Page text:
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fig2: vab-10 encodes two distinct plakins. (A) The first two lines represent the chromosomal region where vab-10 maps and shows the approximate (dotted areas) endpoints of the deficiencies hDf17 and hDf16 used to refine vab-10 position. vab-10 spreads over two overlapping cosmids (F53B8 and ZK1151) and a yeast artificial chromosome (Y47H9B). The first 15 exons (dark gray boxes, corresponding to a predicted gene known as ZK1151.1) are common to vab-10A and vab-10B isoforms; exons 16–17 (medium gray boxes, corresponding to a predicted gene known as ZK1151.3) are unique to vab-10A isoforms, exons 18–32 (light gray boxes, corresponding to a predicted gene known as ZK1151.2) are unique to vab-10B isoforms. Numbered exons (arrowheads) can be alternatively spliced (see Fig. S1). Arrows mark the positions of vab-10 mutations as follows: h1356 is a G to A transition in the GT consensus donor splice site of intron 10, leading to a premature stop codon downstream; ju281 is a G to A transition (nucleotide 20242 of ZK1151) changing the Gly1560 of the longest VAB-10A isoform into a Glu; e698 is a G to A transition (nucleotide 19925 of ZK1151) changing the Pro1666 of the longest VAB-10A isoform into a Ser; mc44 is a 1033-nucleotide deletion (spanning nucleotides 2636–1605 of ZK1151) truncating VAB-10B isoforms after residue 3515. Shown below are the functional domains predicted by the SMART program (http://smart.embl-heidelberg.de) in VAB-10A, VAB-10B, and the two most closely related vertebrate plakins. ABD, actin-binding domain (exons encoding the ABD are surrounded by a dotted box); CH, calponin homology; SH3, Src-homology domain 3; SR, spectrin repeat; PR, plectin repeat; GAR, growth-arrest protein 2-related homology; EF-hand, calcium-binding motif. (B) Complementation tests among vab-10 alleles bearing on at least 100 individuals of each genotype. Only the most common phenotypes are mentioned (<C, 1.7F, 2F, 2.5F: arrest at the comma, 1.7-fold, twofold, and 2.5-fold stages, respectively; L1: L1 arrest; Vab, variably abnormal; WT, wild-type; ND, not determined).
Mentions: We molecularly identified vab-10 by a positional cloning strategy (see Materials and methods). vab-10 is a complex locus that generates two distinct sets of isoforms by alternative splicing of a common 5′ region to two distinct 3′ regions. The locus spans a region previously predicted to contain three genes (ZK1151.1, ZK1151.2, and ZK1151.3; Fig. 2 A). Using RT-PCR, we identified two distinct sets of isoforms that all contained ZK1151.1 exons (dark gray) spliced either to ZK1151.3 (medium gray) or to ZK1151.2 (light gray) exons (Fig. 2 A and Fig. S1, available at http://www.jcb.org/cgi/content/full/jcb.200302151/DC1); these isoforms will subsequently be referred to as vab-10A and vab-10B, respectively. We identified additional potential splice variants affecting exons 5 and 9 (common region), exon 16 (vab-10A–specific exon), and exons 21–23 and 27 (vab-10B–specific exons), but could not identify isoforms containing both ZK1151.3 and ZK1151.2 exons (Fig. 2 A and Fig. S1). We did not try to determine if all potential combinations of splice variants exist in vivo.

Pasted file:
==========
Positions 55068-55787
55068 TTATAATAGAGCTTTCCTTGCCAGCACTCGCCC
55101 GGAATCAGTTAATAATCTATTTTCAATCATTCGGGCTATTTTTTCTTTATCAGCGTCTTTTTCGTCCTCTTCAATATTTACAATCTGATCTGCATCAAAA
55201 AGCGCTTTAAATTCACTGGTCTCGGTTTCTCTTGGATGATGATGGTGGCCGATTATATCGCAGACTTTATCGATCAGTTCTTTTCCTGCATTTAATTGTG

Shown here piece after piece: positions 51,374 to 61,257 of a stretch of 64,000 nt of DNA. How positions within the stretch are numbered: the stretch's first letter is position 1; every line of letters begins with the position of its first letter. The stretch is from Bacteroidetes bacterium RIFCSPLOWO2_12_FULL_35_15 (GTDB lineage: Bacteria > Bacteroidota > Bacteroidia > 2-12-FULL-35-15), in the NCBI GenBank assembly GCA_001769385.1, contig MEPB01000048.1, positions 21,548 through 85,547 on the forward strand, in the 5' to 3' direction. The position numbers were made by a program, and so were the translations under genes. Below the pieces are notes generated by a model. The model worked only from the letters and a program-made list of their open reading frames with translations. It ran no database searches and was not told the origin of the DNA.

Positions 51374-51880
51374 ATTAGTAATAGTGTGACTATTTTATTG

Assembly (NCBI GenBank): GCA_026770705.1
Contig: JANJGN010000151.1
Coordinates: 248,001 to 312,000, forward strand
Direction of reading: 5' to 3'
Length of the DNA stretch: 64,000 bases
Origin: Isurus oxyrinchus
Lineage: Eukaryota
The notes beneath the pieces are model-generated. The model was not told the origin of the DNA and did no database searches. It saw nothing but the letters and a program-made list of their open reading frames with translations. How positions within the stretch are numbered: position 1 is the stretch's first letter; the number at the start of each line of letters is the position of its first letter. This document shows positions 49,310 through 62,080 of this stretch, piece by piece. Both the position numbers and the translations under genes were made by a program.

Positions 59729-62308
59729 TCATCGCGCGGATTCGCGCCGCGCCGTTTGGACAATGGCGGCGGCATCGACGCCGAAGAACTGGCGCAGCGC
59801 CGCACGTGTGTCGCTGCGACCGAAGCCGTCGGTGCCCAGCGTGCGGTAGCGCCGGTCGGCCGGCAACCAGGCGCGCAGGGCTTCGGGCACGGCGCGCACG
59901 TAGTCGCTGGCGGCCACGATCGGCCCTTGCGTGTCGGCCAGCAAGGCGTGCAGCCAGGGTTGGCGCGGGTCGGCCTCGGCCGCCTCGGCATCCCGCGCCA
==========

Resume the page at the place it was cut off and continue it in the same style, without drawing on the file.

Bottom Line: We suggest that this isoform protects against forces external to the epidermis.In contrast, lack of VAB-10B leads to increased epidermal thickness during embryonic morphogenesis when epidermal cells change shape.We suggest that this isoform protects cells against tension that builds up within the epidermis.

View Article: PubMed Central - PubMed

Affiliation: Institut de Génétique et de Biologie Moléculaire et Cellulaire, CNRS/INSERM/ULP, BP10142, CU de Strasbourg, Illkirch Cedex F-67404, France.

ABSTRACT
Morphogenesis of the Caenorhabditis elegans embryo is driven by actin microfilaments in the epidermis and by sarcomeres in body wall muscles. Both tissues are mechanically coupled, most likely through specialized attachment structures called fibrous organelles (FOs) that connect muscles to the cuticle across the epidermis. Here, we report the identification of new mutations in a gene known as vab-10, which lead to severe morphogenesis defects, and show that vab-10 corresponds to the C. elegans spectraplakin locus. Our analysis of vab-10 reveals novel insights into the role of this plakin subfamily. vab-10 generates isoforms related either to plectin (termed VAB-10A) or to microtubule actin cross-linking factor plakins (termed VAB-10B). Using specific antibodies and mutations, we show that VAB-10A and VAB-10B have distinct distributions and functions in the epidermis. Loss of VAB-10A impairs the integrity of FOs, leading to epidermal detachment from the cuticle and muscles, hence demonstrating that FOs are functionally and molecularly related to hemidesmosomes. We suggest that this isoform protects against forces external to the epidermis. In contrast, lack of VAB-10B leads to increased epidermal thickness during embryonic morphogenesis when epidermal cells change shape. We suggest that this isoform protects cells against tension that builds up within the epidermis.

Show MeSH
Related in: MedlinePlus